I thought adding a case big enough for a keyboard would add a lot of weight, but the Clicks case was lighter than I expected. Stuffing my phone into either the front or rear pocket of my Levis was doable, although the case clearly jutted out. Since accessing numbers with the Clicks case attached requires either a Shift or number lock command first, you won't have to worry about intra-pocket keyboard button mashing locking you out of your device. Some people may find the extra length clunky and opt to shed the case for everyday activities, such as taking a phone call without earbuds.
It was surprisingly easy to slip the Clicks iPhone case onto my phone, even though the USB-C port juts out at the bottom. Like the keys themselves, the case has a rubbery quality with a bit of stretch, so once the port was attached, pulling the lip of the case over the top of my phone was easy. To remove, I pressed gently on the back to pop the top of my phone forward, then slid my iPhone out.
The case has a MagSafe pass-through port at the bottom, so you'll still be able to use charging wires or other accessories as needed.
Clicks comes with several preprogrammed keyboard shortcuts and lets you customize additional shortcuts of your own, for a total of up to 36 commands. I tested two shortcuts in detail: Command-H, to return to the home screen, and a spacebar shortcut, which scrolls down a web page when on a browser. When I asked SVP of Product Marketing Jeff Gadway whether this shortcut would also work on social media feeds, he said it depends on the app, rather than hardware preferences.
Nevertheless, both shortcuts were deliciously convenient and easy to adopt -- I had them down in just a few tries. I could see myself reading long articles or websites without having to move my thumb repeatedly, similar to how a Kindle or e-reader works.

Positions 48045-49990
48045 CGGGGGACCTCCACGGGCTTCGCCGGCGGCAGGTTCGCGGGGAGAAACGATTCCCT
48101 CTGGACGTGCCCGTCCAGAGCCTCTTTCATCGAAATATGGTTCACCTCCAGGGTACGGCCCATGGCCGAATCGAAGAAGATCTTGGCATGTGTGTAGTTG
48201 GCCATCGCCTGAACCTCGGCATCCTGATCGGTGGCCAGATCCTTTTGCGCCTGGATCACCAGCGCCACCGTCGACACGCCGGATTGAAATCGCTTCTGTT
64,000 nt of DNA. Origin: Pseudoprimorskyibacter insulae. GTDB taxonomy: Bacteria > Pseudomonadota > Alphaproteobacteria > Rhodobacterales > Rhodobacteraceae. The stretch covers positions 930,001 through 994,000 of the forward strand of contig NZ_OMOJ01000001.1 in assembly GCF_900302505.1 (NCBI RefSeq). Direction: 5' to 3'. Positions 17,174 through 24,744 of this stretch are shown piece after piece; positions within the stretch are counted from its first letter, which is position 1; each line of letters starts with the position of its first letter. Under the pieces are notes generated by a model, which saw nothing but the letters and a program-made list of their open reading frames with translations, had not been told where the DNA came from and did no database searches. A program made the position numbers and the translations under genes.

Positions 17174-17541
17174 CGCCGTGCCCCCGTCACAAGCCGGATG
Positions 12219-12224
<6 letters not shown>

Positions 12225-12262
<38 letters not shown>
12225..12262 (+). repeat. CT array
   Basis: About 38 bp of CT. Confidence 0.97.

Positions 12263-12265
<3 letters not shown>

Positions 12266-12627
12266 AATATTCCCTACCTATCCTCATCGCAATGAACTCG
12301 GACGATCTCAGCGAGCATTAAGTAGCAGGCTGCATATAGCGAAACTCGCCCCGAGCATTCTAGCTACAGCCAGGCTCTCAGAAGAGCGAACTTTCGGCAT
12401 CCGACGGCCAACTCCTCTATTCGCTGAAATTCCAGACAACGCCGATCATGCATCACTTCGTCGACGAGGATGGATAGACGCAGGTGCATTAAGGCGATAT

The Clicks keys are tactile with a bit of a rubbery quality, and lean more toward Tamagotchi than Magic Keyboard. The physical keyboard is laid out differently from your iPhone's digital keyboard, mainly because of Clicks' wider bottom row, which adds a command key, tab key and symbols key.
On the iPhone 15 Pro model I demoed, the physical keyboard was smaller than your phone's digital keyboard. It was hard to tell how long it would take for me to acclimate to the buttons, but on my maiden voyage things felt a bit crowded. I ended up tilting my fingertips forward so I could type with my nails instead. I'm not sure I'd want to write an article on my phone (As I've been doing with this very story while on the CES show floor), but it's hard to say after spending only 20 minutes with the device. The iPhone 15 Pro Max model I tried had a more spacious keyboard.
My Clicks iPhone case takeaways
What surprised me most was that the change in keyboard interface was instant. It went into effect the moment I plugged the case into my iPhone, which had me wondering why someone else hadn't thought of this sooner. Perhaps that's the benefit of having two seasoned industry pros at the helm: Michael Fisher and Kevin Michaluk, known respectively as Mr. Mobile and CrackBerry Kevin on YouTube.
We'll be able to give a more in-depth review of the Clicks iPhone case in the future, when the company begins fulfilling orders next month. But as far as first impressions go, this case might be a good fit for iPhone Pro users seeking a physical keyboard experience.